While sources state an increasing demand of translation in the software sector (European Commission) since the 2020 COVID-19 pandemic, the majority of such content is commonly translated using Machine Translation (CSA Research). While this seems fitting to the industry and its adequacy and consistency is expanding day by day through more sophisticated AI and machine learning algorithms, machine translation is not necessarily always the best option as the technological field seems to be based on one general rule – “speak English or get left out of the network” (discussed in greater detail in this awesome Wired article). Programming languages have their own functional vocabulary that is not necessarily inclusive of non-English speakers. Naturally, this makes it far more convenient for developers and software engineers to communicate with the already established and functional terms of the code. What about the end user, though? If any of that technical vocabulary makes way to the end user, who, for this case scenario, has no prior knowledge of English, it needs to be translated for their understanding and convenience.
“As a form of literary experimentation, translation can be seen as a form of writing under constraint. This implies that the translator has to rewrite the original text” all while bearing in mind the cultural constraints and the already established specialized vocabulary. This poses more trouble if no such vocabulary is yet developed at all and especially so when the culture is limited, bordered up and almost entirely locked by one single but complex concept – the English language. As the people who first see the content before reimagining it through a different cultural spectre, translators can control the way in which such is presented to the (monolingual or non-fluent) public. Behavioural learning, or the method of repetition, misses “the point that practice is only effective if one practices the behaviour that one wishes to learn”. If we follow this logic, incorrect translation can change language entirely and reinforce wrong grammatical or lexical practices of an unfamiliar topic. It could also expand the conceptual understanding of a language beyond its cultural limitations through introducing concepts of other cultures, foreign to the tradition of the source language.
Introducing such subject matter then presents an “interplay between the new and old patterns” – new topics vs established lexis. It is then up to the translator to weigh the most effective and understandable communication for the end consumer, i.e., does the language support foreign input, does it widely use foreign vocabulary, does it have similar concepts in a different context etc. This can result in extreme language transfer, especially for unfamiliar or foreign concepts to a specific recipient. For example, younger generations are more versed in technological terms and are thus more likely to comprehend the English accessibility of them, as they were raised surrounded and shaped by the wide web, unlike older generations who were not in a developmental personal phase (childhood or adolescence) during that time. As most kids (outside English speaking countries) are now raised bilingual or multilingual, they tend to mix their languages until they have a full vocabulary in either language. The older generations, however, were at no prior point exposed to this globality. Translators are then responsible for providing an understandable and appropriate alternative, perhaps even making the decision for expanding the generational vocabulary anew with foreign language transfer.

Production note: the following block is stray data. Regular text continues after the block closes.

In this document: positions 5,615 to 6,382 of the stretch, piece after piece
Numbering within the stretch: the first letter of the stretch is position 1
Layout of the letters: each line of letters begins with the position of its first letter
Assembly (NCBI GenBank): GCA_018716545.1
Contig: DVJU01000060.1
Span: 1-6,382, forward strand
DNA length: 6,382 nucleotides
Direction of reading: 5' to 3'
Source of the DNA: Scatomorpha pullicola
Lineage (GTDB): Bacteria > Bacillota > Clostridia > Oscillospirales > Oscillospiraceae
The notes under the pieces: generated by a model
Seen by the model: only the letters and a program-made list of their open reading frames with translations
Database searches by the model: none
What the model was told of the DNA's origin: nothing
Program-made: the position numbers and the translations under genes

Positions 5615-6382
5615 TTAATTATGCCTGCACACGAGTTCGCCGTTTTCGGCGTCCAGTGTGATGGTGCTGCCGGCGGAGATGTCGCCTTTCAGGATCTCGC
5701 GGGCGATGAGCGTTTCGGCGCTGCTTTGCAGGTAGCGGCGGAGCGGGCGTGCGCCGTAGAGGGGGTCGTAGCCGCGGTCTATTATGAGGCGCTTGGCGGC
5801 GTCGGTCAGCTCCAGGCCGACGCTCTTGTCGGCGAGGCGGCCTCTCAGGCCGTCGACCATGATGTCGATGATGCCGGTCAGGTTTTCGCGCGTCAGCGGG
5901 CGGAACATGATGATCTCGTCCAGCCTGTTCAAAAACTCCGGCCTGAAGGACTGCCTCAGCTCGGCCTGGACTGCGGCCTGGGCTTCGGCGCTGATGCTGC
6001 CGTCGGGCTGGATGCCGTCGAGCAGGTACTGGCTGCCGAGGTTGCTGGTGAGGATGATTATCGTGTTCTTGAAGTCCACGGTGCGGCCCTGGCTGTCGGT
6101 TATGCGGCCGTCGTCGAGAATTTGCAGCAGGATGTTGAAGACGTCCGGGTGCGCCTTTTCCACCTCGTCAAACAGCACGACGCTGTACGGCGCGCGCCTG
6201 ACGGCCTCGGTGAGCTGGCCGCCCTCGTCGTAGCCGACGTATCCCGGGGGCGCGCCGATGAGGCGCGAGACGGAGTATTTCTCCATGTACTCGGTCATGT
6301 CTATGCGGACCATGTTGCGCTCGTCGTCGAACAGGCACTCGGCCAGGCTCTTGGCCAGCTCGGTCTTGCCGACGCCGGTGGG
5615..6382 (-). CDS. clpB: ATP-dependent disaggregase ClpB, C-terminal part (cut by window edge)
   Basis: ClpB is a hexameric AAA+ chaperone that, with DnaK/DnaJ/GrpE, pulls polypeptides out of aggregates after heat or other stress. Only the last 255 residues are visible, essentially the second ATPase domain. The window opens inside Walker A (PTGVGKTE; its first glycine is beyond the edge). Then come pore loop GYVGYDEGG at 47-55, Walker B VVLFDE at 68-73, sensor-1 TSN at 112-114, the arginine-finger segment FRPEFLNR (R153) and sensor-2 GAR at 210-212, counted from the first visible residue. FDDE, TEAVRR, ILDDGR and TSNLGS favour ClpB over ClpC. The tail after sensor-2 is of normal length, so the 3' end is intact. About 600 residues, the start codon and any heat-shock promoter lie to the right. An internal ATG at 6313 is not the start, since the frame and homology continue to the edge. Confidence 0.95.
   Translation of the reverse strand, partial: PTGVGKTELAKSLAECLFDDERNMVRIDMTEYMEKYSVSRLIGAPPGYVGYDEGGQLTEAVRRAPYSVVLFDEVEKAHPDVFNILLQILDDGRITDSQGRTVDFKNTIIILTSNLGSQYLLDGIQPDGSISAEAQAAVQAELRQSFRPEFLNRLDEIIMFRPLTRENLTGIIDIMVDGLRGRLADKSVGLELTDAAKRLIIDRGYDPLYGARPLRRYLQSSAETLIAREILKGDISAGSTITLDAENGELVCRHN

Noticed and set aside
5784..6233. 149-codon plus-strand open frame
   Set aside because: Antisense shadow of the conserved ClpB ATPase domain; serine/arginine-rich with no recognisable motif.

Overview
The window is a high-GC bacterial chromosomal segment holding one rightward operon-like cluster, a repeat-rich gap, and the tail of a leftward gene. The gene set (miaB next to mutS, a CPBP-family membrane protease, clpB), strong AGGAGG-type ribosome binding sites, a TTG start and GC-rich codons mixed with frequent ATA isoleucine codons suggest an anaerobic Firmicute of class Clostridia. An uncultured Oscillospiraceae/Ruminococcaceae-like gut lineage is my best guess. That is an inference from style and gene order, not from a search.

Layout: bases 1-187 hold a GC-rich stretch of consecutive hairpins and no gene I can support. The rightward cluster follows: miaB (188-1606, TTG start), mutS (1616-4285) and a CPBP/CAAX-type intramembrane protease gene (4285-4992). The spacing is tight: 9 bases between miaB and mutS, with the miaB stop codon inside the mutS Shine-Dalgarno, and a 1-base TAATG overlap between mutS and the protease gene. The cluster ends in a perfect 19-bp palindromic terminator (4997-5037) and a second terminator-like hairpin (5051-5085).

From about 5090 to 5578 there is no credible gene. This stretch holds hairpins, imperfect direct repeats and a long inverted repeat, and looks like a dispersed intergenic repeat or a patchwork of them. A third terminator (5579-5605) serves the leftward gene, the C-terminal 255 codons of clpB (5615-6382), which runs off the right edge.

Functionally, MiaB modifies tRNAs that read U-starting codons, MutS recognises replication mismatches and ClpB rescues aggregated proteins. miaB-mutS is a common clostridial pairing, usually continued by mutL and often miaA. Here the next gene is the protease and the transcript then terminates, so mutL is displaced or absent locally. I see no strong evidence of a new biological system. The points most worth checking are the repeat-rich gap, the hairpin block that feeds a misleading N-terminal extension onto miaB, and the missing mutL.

Lightbown, P. and Spada, N. 2013 (4th edition). How Languages are Learned. Oxford: Oxford University Press.
Al-Musawi, N. M. (2014) Strategic use of translation in learning English as a Foreign Language (EFL) among Bahrain university students. Comprehensive Psychology, 3, 4.
AUTHOR: Tsveta Georgieva, translator and transcreator at SLSP Ltd.